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Archive for the ‘Profession of Arms’ Category

Right! Sergeant Major, Marchin’ Up and Down the Square

Sunday, August 20th, 2017

One of my favorites.

SERGEANT MAJOR: Don’t stand there gawping like you’ve never seen the Hand of God before! Now, today, we’re going to do marching up and down the square! That is, unless any of you got anything better to do. Well?! Anyone got anything they’d rather be doing than marching up and down the square?! Yes?! Atkinson. What would you… rather be doing, Atkinson?

ATKINSON: Well, to be quite honest, Sarge, I’d… rather be at home with the wife and kids.

SERGEANT MAJOR: Would you, now?!

ATKINSON: Yes, Sarge.

SERGEANT MAJOR: Right! Off you go! Now, everybody else happy with my little plan… of marching up and down the square a bit?

COLES: Sarge!

SERGEANT MAJOR: Yes?!

COLES: I’ve got a book I’d quite like to read.

SERGEANT MAJOR: Right! You go read your book, then! Now! Everybody else… quite content to join in… with my little scheme of marching up and down the square?!

WYCLIF: Sarge?

SERGEANT MAJOR: Yes, Wyclif?! What is it?!

WYCLIF: Well, I’m, uh, learning the piano.

SERGEANT MAJOR: Learning the piano?!

WYCLIF: Yes, Sarge.

SERGEANT MAJOR: And I suppose you want to go and practice, eh? Marching up and down the square not good enough for you, eh?!

WYCLIF: Well,–

SERGEANT MAJOR: Right! Off you go!

WYCLIF: Oh.

SERGEANT MAJOR: Now! What about the rest of you? Rather be at the pictures, I suppose.

SQUAD: Yeah. Yeah. Yeah. Ooh, yeah. Yeah. Right. Yeah. Right.

SERGEANT MAJOR: All right! Off you go!

SQUAD: Oh. Ooh. Great. That’s great. What a day. I want to see the Merle Oberon picture. Eh hehheh.

SERGEANT MAJOR: Bloody army! I don’t know what it’s coming to. Right! Sergeant Major, marching up and down the square. Left, right, left. Left…

NARRATOR #1: Democracy and humanitarianism have always been trademarks of the British Army…

SERGEANT MAJOR: Rubbish!

NARRATOR #1: Shh! …And have stamped its triumph throughout history, in the furthest-flung corners of the Empire,…
[mayhem]
…but, no matter where or when there was fighting to be done,…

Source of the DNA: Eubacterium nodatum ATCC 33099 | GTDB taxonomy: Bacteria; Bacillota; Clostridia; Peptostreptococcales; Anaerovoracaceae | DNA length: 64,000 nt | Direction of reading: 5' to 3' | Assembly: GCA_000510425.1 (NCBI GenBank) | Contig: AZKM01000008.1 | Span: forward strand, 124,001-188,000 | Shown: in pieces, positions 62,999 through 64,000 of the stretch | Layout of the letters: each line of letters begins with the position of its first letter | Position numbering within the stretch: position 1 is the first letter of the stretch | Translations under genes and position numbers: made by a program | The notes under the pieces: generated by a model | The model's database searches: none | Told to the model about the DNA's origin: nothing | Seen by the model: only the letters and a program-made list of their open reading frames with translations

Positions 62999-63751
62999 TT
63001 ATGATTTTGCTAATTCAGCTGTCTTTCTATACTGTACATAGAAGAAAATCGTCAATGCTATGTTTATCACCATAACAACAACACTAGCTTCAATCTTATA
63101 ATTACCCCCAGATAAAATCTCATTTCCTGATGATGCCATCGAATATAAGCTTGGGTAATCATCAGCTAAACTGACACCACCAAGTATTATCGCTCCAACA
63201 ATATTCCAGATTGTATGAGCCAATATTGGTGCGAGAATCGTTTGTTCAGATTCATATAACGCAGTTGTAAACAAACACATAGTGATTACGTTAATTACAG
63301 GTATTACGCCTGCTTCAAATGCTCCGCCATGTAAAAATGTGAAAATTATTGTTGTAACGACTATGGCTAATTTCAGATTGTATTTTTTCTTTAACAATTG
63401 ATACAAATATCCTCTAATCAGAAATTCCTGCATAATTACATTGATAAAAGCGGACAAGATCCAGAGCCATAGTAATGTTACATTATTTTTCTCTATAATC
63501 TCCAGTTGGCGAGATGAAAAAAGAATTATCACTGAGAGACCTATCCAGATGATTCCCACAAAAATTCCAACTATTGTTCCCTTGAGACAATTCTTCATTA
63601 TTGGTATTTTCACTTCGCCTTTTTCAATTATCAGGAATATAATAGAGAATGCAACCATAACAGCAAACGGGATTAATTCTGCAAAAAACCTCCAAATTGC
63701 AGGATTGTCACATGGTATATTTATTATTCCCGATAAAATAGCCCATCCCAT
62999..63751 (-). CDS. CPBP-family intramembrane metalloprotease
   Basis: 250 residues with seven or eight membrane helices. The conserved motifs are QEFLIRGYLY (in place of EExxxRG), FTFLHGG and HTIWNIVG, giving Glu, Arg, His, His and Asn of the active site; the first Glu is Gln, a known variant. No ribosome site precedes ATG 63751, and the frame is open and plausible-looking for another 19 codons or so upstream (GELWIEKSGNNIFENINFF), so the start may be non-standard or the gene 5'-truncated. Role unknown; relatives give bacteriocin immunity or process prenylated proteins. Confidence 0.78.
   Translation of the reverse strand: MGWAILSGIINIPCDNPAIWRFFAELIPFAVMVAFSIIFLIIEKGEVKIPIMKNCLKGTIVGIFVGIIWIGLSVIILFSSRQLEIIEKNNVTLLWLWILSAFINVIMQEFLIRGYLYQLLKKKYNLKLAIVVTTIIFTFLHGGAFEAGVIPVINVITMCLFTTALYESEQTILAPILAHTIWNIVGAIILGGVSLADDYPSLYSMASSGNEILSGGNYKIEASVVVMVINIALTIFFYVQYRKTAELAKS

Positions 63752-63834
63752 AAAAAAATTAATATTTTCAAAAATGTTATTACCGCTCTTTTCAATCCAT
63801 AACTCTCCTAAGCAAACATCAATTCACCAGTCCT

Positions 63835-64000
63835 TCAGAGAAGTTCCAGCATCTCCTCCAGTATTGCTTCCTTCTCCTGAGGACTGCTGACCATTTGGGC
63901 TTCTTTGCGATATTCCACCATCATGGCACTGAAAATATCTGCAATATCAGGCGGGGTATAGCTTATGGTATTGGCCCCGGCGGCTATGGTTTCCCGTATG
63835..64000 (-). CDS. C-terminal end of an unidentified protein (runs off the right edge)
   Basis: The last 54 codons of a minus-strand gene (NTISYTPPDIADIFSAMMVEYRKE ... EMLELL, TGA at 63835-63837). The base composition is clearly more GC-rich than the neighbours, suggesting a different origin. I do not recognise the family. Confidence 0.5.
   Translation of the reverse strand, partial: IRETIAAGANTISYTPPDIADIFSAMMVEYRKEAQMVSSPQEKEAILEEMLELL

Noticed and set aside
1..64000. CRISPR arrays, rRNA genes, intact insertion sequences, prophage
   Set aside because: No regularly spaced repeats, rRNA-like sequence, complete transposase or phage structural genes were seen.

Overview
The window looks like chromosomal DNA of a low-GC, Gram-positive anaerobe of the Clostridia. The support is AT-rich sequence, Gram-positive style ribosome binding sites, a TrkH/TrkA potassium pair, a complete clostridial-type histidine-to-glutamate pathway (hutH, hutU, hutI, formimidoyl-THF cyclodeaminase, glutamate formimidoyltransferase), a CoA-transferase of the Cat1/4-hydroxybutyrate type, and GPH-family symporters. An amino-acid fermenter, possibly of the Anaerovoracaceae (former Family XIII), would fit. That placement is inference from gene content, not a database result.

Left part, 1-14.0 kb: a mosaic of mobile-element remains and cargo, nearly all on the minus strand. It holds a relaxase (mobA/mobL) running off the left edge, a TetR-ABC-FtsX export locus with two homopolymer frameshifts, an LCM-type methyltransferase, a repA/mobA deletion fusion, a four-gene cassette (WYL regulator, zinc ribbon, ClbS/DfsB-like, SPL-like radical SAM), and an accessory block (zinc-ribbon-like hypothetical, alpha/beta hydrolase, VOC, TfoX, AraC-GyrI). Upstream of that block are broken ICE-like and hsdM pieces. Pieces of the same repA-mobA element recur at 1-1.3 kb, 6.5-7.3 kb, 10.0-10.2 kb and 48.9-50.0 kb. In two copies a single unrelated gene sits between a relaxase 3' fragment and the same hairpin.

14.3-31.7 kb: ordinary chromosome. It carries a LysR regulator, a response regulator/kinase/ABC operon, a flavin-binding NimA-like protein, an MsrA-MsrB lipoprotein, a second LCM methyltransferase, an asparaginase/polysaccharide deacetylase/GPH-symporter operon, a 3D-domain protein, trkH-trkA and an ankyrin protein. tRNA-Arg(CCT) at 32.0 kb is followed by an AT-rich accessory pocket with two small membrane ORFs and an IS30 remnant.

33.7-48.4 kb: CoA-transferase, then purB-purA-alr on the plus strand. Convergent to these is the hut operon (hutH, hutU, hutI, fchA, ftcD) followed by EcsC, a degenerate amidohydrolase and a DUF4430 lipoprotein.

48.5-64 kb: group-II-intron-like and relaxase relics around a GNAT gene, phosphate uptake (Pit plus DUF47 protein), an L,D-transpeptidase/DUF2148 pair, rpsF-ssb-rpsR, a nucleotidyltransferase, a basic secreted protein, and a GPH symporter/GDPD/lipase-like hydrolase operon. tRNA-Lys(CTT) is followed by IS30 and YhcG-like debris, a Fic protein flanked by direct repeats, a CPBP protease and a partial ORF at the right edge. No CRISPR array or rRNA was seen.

[patriotic music]
…it has always been the calm leadership of the Officer class that has made the British Army what it is.

Two Armies

Saturday, August 19th, 2017

Are we there yet?

“I’d like to have two armies: one for display with lovely guns, tanks, little soldiers, staffs, distinguished and doddering Generals, and dear little regimental officers who would be deeply concerned over their General’s bowel movements or their Colonel’s piles, an army that would be shown for a modest fee on every fairground in the country. The other would be the real one, composed entirely of young enthusiasts in camouflage uniforms, who would not be put on display, but from whom impossible efforts would be demanded and to whom all sorts of tricks would be taught. That’s the army in which I should like to fight.”

-Jean Lartéguy

USSOCOM Commander’s Reading List 2017

Sunday, July 16th, 2017

Leadership in Complexity
Washington’s Crossing, by David Hackett Fischer (2006)

Turn the Ship Around!: A True Story of Turning Followers into Leaders, by L. David Marquet (2013)

Six Simple Rules: How to Manage Complexity without Getting Complicated, by Yves Morieux and Peter Tollman (2014)

Adapting to Uncertainty
Antifragile: Things that Gain from Disorder, Nassim Nicholas Taleb (2014)

Learning from the Octopus: How Secrets from Nature Can Help Us Fight Terrorist Attacks, Natural Disasters, and Disease, by Rafe Sagarin (2012)

Disruptive Technology